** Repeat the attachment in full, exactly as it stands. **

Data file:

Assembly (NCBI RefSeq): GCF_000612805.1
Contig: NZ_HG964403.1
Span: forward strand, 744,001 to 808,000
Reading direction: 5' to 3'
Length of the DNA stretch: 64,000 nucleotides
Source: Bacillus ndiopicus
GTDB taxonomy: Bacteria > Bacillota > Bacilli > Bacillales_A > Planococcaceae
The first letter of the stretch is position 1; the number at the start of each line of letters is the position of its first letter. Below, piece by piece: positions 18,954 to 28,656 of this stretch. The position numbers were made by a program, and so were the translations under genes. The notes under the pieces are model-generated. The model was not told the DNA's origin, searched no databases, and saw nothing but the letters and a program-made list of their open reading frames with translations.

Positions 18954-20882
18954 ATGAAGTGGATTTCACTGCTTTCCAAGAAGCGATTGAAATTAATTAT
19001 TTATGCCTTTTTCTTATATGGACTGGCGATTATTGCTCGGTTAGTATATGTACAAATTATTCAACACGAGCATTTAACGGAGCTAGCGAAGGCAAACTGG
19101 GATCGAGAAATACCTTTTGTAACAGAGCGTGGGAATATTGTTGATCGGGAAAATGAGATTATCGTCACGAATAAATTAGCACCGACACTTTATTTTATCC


Assembly (NCBI RefSeq): GCF_000612805.1
Contig: NZ_HG964403.1
Span: forward strand, 744,001 to 808,000
Reading direction: 5' to 3'
Length of the DNA stretch: 64,000 nucleotides
Source: Bacillus ndiopicus
GTDB taxonomy: Bacteria > Bacillota > Bacilli > Bacillales_A > Planococcaceae
The first letter of the stretch is position 1; the number at the start of each line of letters is the position of its first letter. Below, piece by piece: positions 18,954 to 28,656 of this stretch. The position numbers were made by a program, and so were the translations under genes. The notes under the pieces are model-generated. The model was not told the DNA's origin, searched no databases, and saw nothing but the letters and a program-made list of their open reading frames with translations.

Positions 18954-20882
18954 ATGAAGTGGATTTCACTGCTTTCCAAGAAGCGATTGAAATTAATTAT
19001 TTATGCCTTTTTCTTATATGGACTGGCGATTATTGCTCGGTTAGTATATGTACAAATTATTCAACACGAGCATTTAACGGAGCTAGCGAAGGCAAACTGG
19101 GATCGAGAAATACCTTTTGTAACAGAGCGTGGGAATATTGTTGATCGGGAAAATGAGATTATCGTCACGAATAAATTAGCACCGACACTTTATTTTATCC